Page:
The end of Cheques? - Treasury Contents

Written evidence submitted by the National Pensioners Convention


  The National Pensioners Convention (NPC) did not support the announcement made by the Board of the UK Payments Council in December 2009, regarding the proposed phasing out of cheques by October 2018. Not only was it clear that the Council had not properly consulted with older people before making such an announcement, but the way in which the issue was presented raised a genuine concern amongst many pensioners as to their ability in the future to manage their financial affairs in an easy and convenient way.

  In addition, by making such an announcement, the Payments Council may have inadvertently precipitated the demise of the cheque long before 2018, by giving companies and traders a "green light" to stop accepting cheques as a valid method of payment—as has already been the case in some supermarkets, petrol stations and other retail outlets.

  However, since the announcement, the NPC has met with the Chief Executive of the Payments Council and started discussions as to how the genuine voices of older people can be properly consulted as to their financial needs over the next decade and beyond. We hope that in future this will prevent a repeat of the unhelpful way in which this issue was presented.


  When considering how the abolition of cheques may affect older consumers and what alternative methods of financial transaction may be needed, it is important to set out some guiding principles that any new system should adopt. These would include:

    — Maintenance of a signature based transaction process that does not require the use of CHIP and PIN (which have caused a series of problems for older people highlighted by the introduction of the Post Office Card Account POCA).

    — Maintenance of a paper-based trail of transactions, as is currently the case with cheque stubs, bank statements and paying in books.

    — A simple to use system that enables individuals to independently manage their own finances, via the postal service if necessary.

    — Having a universally accepted and recognised system in all retail outlets prior to 2018.

    — Maintenance of a system that allows third-party authorisation of transactions such as those currently carried out by carers.


  For many individual pensioners, the loss of cheques without a suitable alternative would severely inconvenience them and damage their ability to manage their own financial affairs. It might also raise serious concerns with regards to personal safety, particularly if cash is seen as the alternative method of payment.

  In recent years we have seen the emergence of a number of problems associated with the dominance of online and CHIP and PIN payment methods. These include:

    — Unfairness on those without access to computer-based financial services and retailing. Despite many claims as to the rise of the "silver surfer", seven out of 10 older people have never been on the internet and lack either the access or inclination to get online. This drive towards computer banking and access to services has hugely disadvantaged around 7 million older people, particularly when it comes to the availability of discounts.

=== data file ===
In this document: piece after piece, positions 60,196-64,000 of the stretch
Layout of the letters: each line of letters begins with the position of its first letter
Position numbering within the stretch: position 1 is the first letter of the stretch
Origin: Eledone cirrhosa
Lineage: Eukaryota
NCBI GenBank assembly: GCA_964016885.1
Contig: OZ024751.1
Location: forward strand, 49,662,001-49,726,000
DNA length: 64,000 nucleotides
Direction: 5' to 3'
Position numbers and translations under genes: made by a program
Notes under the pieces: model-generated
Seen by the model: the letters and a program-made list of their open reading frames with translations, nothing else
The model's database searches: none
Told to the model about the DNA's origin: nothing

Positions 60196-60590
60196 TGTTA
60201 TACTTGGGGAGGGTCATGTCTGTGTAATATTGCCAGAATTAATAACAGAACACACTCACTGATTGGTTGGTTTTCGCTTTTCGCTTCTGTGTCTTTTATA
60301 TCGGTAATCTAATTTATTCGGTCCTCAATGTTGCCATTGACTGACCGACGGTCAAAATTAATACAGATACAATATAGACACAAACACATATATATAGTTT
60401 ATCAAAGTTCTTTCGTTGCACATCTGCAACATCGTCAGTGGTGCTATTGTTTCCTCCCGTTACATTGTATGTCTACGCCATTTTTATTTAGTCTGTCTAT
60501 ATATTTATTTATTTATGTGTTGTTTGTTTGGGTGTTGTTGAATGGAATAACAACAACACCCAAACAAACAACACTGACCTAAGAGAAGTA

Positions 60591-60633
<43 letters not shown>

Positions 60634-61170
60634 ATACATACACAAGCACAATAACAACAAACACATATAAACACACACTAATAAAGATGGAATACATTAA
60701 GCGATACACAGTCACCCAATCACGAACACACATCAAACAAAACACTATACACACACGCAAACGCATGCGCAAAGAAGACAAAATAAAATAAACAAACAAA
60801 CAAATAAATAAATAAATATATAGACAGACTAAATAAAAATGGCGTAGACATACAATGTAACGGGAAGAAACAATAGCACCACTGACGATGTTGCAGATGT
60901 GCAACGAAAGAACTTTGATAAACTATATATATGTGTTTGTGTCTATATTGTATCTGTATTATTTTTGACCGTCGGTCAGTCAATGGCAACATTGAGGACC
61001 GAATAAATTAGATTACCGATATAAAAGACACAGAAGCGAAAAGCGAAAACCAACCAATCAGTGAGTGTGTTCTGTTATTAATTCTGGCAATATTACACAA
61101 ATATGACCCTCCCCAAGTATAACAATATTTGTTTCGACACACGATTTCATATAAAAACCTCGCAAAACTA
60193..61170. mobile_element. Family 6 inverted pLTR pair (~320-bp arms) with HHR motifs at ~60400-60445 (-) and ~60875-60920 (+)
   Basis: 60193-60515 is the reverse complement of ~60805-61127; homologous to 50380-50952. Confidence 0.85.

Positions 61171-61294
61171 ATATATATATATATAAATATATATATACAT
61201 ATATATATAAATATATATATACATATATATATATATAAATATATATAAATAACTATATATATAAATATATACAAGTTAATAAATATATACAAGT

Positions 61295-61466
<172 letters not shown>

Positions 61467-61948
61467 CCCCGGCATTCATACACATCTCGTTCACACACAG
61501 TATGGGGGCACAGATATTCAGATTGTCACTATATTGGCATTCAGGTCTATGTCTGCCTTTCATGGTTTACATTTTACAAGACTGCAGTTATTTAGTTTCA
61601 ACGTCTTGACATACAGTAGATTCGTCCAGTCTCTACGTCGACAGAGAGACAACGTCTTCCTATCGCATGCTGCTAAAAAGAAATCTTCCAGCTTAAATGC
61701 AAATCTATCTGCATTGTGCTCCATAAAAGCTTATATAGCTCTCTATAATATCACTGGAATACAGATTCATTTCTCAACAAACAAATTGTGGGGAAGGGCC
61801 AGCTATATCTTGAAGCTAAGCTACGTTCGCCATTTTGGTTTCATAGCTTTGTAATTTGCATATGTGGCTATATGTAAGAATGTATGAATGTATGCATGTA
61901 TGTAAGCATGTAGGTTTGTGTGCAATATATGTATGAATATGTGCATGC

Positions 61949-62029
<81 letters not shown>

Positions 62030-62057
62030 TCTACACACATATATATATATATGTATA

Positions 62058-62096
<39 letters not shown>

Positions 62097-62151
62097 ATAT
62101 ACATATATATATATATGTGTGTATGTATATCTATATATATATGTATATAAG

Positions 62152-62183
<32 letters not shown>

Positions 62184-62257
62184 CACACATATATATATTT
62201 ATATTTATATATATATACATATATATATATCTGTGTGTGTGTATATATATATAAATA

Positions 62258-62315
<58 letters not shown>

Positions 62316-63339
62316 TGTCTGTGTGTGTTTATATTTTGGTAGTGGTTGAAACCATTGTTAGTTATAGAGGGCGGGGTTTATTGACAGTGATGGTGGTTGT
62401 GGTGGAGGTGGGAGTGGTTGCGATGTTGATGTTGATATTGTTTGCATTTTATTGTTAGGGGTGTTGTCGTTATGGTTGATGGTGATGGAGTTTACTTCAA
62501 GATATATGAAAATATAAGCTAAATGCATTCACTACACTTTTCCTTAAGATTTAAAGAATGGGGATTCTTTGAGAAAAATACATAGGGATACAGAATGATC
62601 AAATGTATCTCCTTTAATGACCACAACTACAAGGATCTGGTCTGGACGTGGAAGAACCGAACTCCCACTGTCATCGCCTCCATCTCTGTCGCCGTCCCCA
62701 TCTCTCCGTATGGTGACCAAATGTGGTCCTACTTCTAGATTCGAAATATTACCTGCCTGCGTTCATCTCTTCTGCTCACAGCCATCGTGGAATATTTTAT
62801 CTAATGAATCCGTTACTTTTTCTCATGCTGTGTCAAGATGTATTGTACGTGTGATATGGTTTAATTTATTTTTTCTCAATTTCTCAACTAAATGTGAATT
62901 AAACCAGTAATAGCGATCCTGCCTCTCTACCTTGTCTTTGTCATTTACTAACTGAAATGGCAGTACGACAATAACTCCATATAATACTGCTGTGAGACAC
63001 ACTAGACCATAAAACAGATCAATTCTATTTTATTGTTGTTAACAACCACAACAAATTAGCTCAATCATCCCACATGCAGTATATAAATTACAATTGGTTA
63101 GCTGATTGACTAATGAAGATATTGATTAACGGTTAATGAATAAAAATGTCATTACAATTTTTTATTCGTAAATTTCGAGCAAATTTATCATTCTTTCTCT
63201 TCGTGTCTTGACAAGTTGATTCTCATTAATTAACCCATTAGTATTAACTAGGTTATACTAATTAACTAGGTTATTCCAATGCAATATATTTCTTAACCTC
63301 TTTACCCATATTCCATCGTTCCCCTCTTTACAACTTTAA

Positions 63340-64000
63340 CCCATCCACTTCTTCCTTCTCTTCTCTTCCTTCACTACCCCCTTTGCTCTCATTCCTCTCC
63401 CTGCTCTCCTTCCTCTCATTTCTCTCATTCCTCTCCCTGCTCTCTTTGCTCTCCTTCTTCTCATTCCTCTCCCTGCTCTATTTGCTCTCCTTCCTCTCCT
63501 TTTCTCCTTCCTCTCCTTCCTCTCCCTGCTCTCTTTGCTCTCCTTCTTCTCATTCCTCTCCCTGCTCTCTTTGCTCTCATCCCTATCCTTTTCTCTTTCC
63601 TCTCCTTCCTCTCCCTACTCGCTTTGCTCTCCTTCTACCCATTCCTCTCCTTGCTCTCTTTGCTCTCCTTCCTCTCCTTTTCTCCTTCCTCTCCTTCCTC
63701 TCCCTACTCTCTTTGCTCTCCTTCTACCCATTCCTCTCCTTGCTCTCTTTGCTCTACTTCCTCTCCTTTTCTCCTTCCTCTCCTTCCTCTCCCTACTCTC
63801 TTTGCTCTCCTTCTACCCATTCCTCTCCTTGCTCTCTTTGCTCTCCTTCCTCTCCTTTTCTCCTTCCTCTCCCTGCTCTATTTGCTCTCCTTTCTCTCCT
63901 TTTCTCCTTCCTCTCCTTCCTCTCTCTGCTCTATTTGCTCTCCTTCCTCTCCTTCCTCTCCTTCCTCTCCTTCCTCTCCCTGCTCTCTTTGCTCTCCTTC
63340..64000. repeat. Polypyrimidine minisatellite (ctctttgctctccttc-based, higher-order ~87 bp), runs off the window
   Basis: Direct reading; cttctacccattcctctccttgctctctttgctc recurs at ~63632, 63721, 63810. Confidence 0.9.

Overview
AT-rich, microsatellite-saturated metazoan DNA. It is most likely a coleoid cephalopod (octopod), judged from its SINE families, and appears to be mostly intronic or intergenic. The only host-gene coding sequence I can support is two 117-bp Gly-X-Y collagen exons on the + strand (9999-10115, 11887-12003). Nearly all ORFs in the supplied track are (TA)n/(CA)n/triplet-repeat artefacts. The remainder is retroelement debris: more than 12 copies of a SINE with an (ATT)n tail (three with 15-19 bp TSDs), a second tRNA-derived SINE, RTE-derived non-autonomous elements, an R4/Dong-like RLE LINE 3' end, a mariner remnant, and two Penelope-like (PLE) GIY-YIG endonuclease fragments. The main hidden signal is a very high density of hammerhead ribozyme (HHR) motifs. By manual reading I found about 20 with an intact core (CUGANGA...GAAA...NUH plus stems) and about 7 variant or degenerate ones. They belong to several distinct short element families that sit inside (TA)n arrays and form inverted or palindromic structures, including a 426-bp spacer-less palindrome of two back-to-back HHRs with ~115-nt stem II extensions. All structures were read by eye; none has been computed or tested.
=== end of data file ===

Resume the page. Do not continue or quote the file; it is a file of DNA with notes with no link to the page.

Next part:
— The use of CHIP and PIN (particularly with the introduction of the POCA) has shown that many older people have struggled with the challenge of remembering their numbers, sometimes leading to Post Office clerks keeping a list of PIN numbers for their regular clients and/or inputting the numbers on the individual's behalf. This clearly raises serious safety and data protection issues.

    — The Department for Work and Pensions has been struggling over the last few years to find a suitable alternative to giro-cheque based payments for those pensioners who are without any form of bank or post office account. This is particularly relevant for those who rely on a third-party carer to assist them in managing their finances. In this respect, cheques remain an essential method of payment, particularly when the individual has a post office card account, but not a bank account, and the carer is not always the same person. Despite the Payments Council's hope—as yet it would appear there is not a suitable system available that would meet this requirement.

  Voluntary organisations and small charities, like the National Pensioners Convention, would also be financially disadvantaged if our affiliates and supporters were not able to contribute to our activities in an easy way by post, rather than online or by cash or credit card transaction. This would have a serious impact on our civil society, the ability of voluntary groups to perform their important roles and the opportunities for voluntary work.


    — The NPC does not support the removal of cheques unless and until a suitable alternative mechanism is already in place, which meets the guiding principles outlined in this submission.

    — Such a mechanism should be linked to the establishment of a People's Bank at the Post Office, providing much needed financial services to small businesses, local communities, pensioners and others who have up till now been financially excluded. This would not only provide much needed services, but also assist in safeguarding the future development of the post office network.

March 2010

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